Hollywood bad boy returns to childhood faith

22 Oct 2008

By The Record

By Nancy Erikson
The Gospel of Luke’s prodigal son has nothing on Joe Eszterhas.

Back home: Joe Eszterhas with his biological daughter Suzanne Perryman. Perryman found her father, one of Hollywood’s top screenwriters at the zenith of his fame in Hollywood in 1996 with the help of an adoption network. Ezsterhas and his wife turned their backs on Hollywood, and a bad boy of movies has re-embraced his Catholic faith.

A self-described “Hollywood animal,” Eszterhas is best known for writing such adult-themed thrillers as “Basic Instinct” and “Jagged Edge.” He is a guy who seemed to live his earlier life as if the seven deadly sins were a personal to-do list.
But then Eszterhas found God. Or as Eszterhas writes in his latest memoir, “Crossbearer,” God found him.
Today, the man who once was the centre of attention at exclusive Hollywood restaurants, enjoys the easygoing community spirit of sharing a meal with his wife, Naomi, and the couple’s four sons at a Lenten fish fry at Holy Angels Parish, in suburban Bainbridge, where he often carries the cross at Mass.
A screenwriter who describes his younger self as arrogant and full of hubris now reads the works of Trappist Father Thomas Merton and Dutch-born Father Henri Nouwen for spiritual guidance. On the coffee table in his comfortable but humble home is the latest book about Jesus’ life from former vampire novelist Anne Rice, another notorious writer who reclaimed her Catholic faith.
Days that once started and ended with cigarettes and gin, now are filled with prayer and quiet walks in nature.
“I have to tell you overwhelmingly, in the seven years since God has entered my heart, or since I opened my heart enough for God to enter it, I wake up in a totally different way,” Eszterhas said in an interview with the Cleveland Universe Bulletin, the diocesan newspaper.
“I have a great sense day to day of inspiration,” he said.
Born in 1944 in Hungary, Eszterhas grew up in a post-World War II refugee camp before moving with his Catholic parents when he was 7 to Cleveland’s near west side, where he often served as an altar boy at St. Emeric Parish.
His father was editor of a Hungarian Catholic newspaper and his mother grew beautiful roses and had a strong devotion to Mary. Still, life for his family in what he calls the “strudel ghetto” was difficult.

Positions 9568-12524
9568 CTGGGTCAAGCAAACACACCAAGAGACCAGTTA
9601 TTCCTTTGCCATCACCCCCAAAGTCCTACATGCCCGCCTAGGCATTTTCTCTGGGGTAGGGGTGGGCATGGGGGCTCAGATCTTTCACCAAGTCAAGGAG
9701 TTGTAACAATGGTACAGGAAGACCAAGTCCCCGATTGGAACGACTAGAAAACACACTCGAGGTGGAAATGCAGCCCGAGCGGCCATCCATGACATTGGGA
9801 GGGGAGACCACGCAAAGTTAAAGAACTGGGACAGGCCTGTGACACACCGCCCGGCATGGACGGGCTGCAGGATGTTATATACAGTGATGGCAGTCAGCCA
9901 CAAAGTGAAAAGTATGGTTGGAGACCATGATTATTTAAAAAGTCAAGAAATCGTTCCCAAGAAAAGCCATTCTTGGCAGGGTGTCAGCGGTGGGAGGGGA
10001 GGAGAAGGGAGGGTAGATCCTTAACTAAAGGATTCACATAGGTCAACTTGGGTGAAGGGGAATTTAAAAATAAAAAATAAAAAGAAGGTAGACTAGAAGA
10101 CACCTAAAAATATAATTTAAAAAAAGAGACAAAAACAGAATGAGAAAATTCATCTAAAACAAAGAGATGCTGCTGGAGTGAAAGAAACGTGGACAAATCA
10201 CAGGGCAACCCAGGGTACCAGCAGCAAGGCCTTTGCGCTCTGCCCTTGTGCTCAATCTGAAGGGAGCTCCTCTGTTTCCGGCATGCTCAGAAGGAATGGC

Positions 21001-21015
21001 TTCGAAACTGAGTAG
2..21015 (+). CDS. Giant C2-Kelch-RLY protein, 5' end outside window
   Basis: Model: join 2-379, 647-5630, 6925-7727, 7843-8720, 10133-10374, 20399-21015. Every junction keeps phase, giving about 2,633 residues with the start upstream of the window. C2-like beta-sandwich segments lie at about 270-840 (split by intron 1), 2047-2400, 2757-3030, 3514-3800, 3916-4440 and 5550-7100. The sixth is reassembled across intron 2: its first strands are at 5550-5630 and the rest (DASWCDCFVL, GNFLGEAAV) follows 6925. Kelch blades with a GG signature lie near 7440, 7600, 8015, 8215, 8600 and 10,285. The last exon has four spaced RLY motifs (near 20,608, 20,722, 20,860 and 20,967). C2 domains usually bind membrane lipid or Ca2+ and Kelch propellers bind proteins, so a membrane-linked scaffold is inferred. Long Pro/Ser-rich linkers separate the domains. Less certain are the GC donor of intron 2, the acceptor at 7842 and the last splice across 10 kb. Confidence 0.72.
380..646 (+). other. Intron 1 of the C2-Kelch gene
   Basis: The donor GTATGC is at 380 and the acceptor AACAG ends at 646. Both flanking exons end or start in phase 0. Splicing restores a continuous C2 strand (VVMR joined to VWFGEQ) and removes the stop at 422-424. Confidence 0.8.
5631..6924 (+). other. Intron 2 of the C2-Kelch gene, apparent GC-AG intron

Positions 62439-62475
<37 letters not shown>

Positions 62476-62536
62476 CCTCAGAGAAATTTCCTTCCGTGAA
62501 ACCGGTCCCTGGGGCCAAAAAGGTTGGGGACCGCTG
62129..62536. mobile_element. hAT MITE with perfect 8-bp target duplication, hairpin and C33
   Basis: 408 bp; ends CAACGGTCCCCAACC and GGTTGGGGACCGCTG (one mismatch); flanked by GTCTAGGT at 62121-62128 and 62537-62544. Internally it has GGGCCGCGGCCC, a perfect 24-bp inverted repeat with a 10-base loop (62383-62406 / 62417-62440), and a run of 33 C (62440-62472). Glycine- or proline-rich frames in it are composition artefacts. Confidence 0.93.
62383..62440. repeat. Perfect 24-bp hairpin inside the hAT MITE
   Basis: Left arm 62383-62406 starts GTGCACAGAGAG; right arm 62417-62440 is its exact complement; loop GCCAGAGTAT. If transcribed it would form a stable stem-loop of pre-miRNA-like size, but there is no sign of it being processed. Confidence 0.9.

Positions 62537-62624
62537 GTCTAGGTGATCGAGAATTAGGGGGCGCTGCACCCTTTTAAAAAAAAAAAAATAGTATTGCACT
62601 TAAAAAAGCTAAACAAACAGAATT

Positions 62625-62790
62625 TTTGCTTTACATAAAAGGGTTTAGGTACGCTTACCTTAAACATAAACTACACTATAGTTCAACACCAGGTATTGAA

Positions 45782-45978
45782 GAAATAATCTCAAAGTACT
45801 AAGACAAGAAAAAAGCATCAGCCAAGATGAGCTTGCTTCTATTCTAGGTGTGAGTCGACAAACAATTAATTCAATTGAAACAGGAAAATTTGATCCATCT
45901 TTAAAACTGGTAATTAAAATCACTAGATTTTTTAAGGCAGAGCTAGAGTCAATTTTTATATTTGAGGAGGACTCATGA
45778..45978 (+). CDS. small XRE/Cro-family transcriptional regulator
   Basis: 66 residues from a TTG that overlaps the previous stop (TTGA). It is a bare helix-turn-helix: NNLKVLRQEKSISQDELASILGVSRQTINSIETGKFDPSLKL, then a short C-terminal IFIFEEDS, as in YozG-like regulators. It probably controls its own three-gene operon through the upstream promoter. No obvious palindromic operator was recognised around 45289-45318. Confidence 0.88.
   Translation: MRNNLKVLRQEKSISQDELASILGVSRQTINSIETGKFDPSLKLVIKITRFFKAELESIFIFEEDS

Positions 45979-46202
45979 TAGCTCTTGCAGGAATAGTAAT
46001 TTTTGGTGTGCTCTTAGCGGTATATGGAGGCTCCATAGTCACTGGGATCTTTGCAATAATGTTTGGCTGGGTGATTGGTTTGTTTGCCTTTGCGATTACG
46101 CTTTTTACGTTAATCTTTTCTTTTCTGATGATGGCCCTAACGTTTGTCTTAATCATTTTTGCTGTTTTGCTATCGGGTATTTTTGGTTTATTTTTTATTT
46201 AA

He attended Catholic high school, but acknowledges his near misses with juvenile delinquency.
Early in his writing career he worked as a reporter in Cleveland covering the crime beat, witnessing some of the grisliest, most violent stories in the city. Those tales, coupled with what he witnessed in the refugee camp, were the fodder for his lucrative screenwriting career.
Meanwhile, Eszterhas had become what he called a functional alcoholic. He began smoking at 12, drinking at 14. He used tequila and gin and four packs of cigarettes a day to “fuel” his writing.
He also experienced deep pain in his life. His mother suffered from mental illness and later died from cancer, an event that further distanced him from God. Eszterhas was close to his father, but their relationship was never the same again after his father was exposed as having been a writer of Nazi propaganda during World War II.
He never was deported, Eszterhas said, but he couldn’t help wondering if his father’s hateful words inspired someone to commit violent acts against others.
“I really couldn’t forgive him, even as he died,” Eszterhas said. “I think I finally forgave him when God came into my heart.”
Seven years ago – after living in California, Hawaii and elsewhere – he and Naomi, also a Catholic with a special devotion to Mary, decided to move to Geauga County, east of Cleveland, to raise their sons with more traditional values. They also wanted to get away from what he felt were Hollywood’s negative influences.
It was home, so to speak, and it became the setting for his new relationship with God.
Shortly afterward Eszterhas was diagnosed with throat cancer. Surgery left him with a tracheotomy and unable to speak, and his doctor warned him he could never smoke or drink again.
To fight his cravings, he started walking every day, which took the edge off. But after a month, he knew he needed something more. One summer day in 2001 on his walk, the cravings were terrible. He became filled with frustration and despair, sat down on the curb and started to sob.
“I heard a voice inside me that said, ‘Please, God, help me.’ And even as I heard it, I thought to myself, ‘What is this?’” he said. “But then I heard the voice again and I realized it was something inside my own heart that was praying for the first time since I’d been a boy.”
Describing himself as a “baby Catholic,” Eszterhas said after that day battling addiction didn’t become easier but he felt renewed strength.
At first, he was cautious about rekindling his relationship with God.
“I didn’t even ask God for a while to save my life and to let me be around my family,” he said. “I asked God to help me with my addictions. And he did.
“But then I thought to myself finally after weeks and maybe some months that God did truly love me and that I felt that I could ask God to save my life,” he said.
Since then, he has fought against glamorizing smoking in movies. He also has campaigned to bring more family-oriented and faith-oriented entertainment into the movies.
At home, he has devoted his life to being the best father and husband he can. He also strives daily to deepen his relationship with Christ.
“I am generally moved when I carry the cross and I carry it at Holy Angels a lot because I feel it’s a real honour to carry it,” he said. “I do feel like I’m carrying Christ on the cross.”
- cns